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Manuel Marino Music Composer

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Manuel is a passionate, driven, and techsavvy AV technician, artist and music composer with over ten years of experience, specializing in the captivating world of music and entertainment.

Manuel is an expert in creating soundtracks for short filmsfeature films and video games.

Manuel Music Blog is a diverse digital platform where creativity and intellect converge, covering a wide range of topics from 3D Art to Music, and Technology to Philosophy.

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With dedicated sections for different arts, instruments, and cultural reflections, this blog serves as a rich resource for those seeking inspiration, knowledge, and a deep dive into the myriad aspects of artistic and technological exploration.

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amish furnitureKnown in the US since the 1920s, Amish Furniture is highly sought after for its architectural quality and aesthetics. With the 1920s came the concept of “American Folk Art,” and subsequently, Amish-made furniture became coveted by dealers and historians who appreciated the pieces for their sheer beauty and overall quality.

Several styles, often referred to as “schools,” emerged from this, with the differences stemming from the regions of Pennsylvania they originated. One such example is the Jonestown School. Established in the late 1700s in Lebanon County, Pennsylvania, by a man named Christian Seltzer, this style was primarily known for crafting blanket chests, all of which were hand-painted, often with flowers on three panels of the chest. Original examples of this beautiful style are on display at the Metropolitan Museum of Art and the Smithsonian Institute.

The Soap Hollow School is another distinct style of Amish-made furniture. Founded around the same time as the Jonestown School in the late 1700s in Soap Hollow, Pennsylvania, this style was primarily developed by Lancaster County furniture maker Henry Lapp. His innovations and designs define what people today consider Amish-made. Unlike the Germanic influence used by other schools, such as the Jonestown School, which involved painting and design, Lapp’s style was based more on the Welsh tradition of plain, undecorated furniture. On display at the Philadelphia Museum of Art is Lapp’s order book, containing watercolors of the various pieces he offered to his customers. Being completely deaf and mute, it is believed that this was Lapp’s only way of communicating to his clients what he could do.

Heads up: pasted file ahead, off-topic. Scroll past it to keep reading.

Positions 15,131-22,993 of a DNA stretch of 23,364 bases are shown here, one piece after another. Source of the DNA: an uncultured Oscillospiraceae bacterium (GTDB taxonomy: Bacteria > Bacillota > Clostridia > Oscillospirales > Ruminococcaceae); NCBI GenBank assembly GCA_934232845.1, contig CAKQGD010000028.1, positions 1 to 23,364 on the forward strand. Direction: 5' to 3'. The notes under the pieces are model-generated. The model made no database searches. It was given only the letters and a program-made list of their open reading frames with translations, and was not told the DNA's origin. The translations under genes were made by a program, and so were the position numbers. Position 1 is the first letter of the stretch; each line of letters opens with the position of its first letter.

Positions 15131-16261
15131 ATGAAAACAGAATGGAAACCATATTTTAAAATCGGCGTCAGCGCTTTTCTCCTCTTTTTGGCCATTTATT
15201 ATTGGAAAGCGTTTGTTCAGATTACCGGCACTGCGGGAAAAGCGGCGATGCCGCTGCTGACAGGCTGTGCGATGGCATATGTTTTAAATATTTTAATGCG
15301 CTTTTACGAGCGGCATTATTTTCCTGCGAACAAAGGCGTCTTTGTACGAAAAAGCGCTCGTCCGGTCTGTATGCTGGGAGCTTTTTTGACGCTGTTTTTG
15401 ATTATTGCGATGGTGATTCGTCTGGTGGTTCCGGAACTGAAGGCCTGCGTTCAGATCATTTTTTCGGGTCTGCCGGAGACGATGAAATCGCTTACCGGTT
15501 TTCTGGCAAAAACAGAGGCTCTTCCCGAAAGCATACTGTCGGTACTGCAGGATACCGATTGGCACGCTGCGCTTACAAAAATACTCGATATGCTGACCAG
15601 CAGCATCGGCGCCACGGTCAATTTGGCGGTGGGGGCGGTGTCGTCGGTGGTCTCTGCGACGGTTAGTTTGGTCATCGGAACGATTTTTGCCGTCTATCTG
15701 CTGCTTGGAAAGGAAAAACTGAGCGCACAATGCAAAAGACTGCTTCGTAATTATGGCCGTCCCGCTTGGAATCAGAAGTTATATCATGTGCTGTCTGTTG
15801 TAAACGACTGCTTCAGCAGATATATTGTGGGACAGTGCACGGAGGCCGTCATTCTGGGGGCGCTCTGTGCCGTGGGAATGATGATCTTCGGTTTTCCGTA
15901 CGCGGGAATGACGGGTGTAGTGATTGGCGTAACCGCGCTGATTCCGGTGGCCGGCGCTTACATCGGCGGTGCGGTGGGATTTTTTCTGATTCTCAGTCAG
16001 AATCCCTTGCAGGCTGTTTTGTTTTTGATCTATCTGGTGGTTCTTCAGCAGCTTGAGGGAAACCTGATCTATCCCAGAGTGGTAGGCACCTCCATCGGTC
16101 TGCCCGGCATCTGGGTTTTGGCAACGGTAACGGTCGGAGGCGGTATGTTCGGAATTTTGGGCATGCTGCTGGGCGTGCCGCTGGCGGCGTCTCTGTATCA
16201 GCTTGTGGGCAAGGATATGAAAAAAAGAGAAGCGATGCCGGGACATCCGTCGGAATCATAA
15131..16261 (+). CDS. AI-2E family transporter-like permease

Perhaps the most renowned, in terms of value and history, is the work of Johannes Spitler. Hailing from a village in Shenandoah County, Virginia, settled by Swiss and German pioneers from Lancaster, Pennsylvania, Spitler’s work primarily consisted of softwood blanket chests and tall case clocks. His style of clock, painted red, white, and black with a blue base, is what Spitler truly became known for. Additionally, he incorporated geometric patterns and simple compass work alongside his use of birds, flowers, and other such themes. One such clock crafted by him in 1800 is now owned by the Abby Aldrich Rockefeller Folk Art Collection, located in Colonial Williamsburg, Virginia. Another one of Spitler’s clocks, originally made in 1801 for Jacob Strickler, Spitler’s neighbor and furniture maker of the same style, sold at Sotheby’s NYC in 1986 for $203,500. To this day, it still holds the record price for American folk-painted furniture.

Contemporary styles of Amish furniture include the “Mission” and “Shaker” styles. While they are both similar, Mission is known for its exposed joints and straight lines, considered modern, while Shaker is defined by its plain yet elegant appearance, emphasizing functionality, simplicity, and durability. The last of the significant styles, the Queen Anne style, differs from the Shaker and Mission styles considerably. It is known for being entirely traditional, incorporating hand-carving, ornate moldings, and unique, detailed legs.

Due to the beliefs of the Amish people, the use of electricity is avoided, and many of the tools used by today’s Amish woodworkers are powered by pneumatic and hydraulic systems, which are in turn operated by diesel-powered generators. As it is a trade that supports numerous Amish communities and families, some exceptions are made that allow certain technology to be used. Unlike today’s mass-produced faux wood furniture, great attention is paid to each piece of wood, depending on the piece being crafted. Matching wood grains when gluing pieces together contributes to creating a beautiful end product. Amish woodworkers and clients alike regard these creations as both artistic masterpieces and enduring furnishings, designed for practical use and enjoyment across generations.

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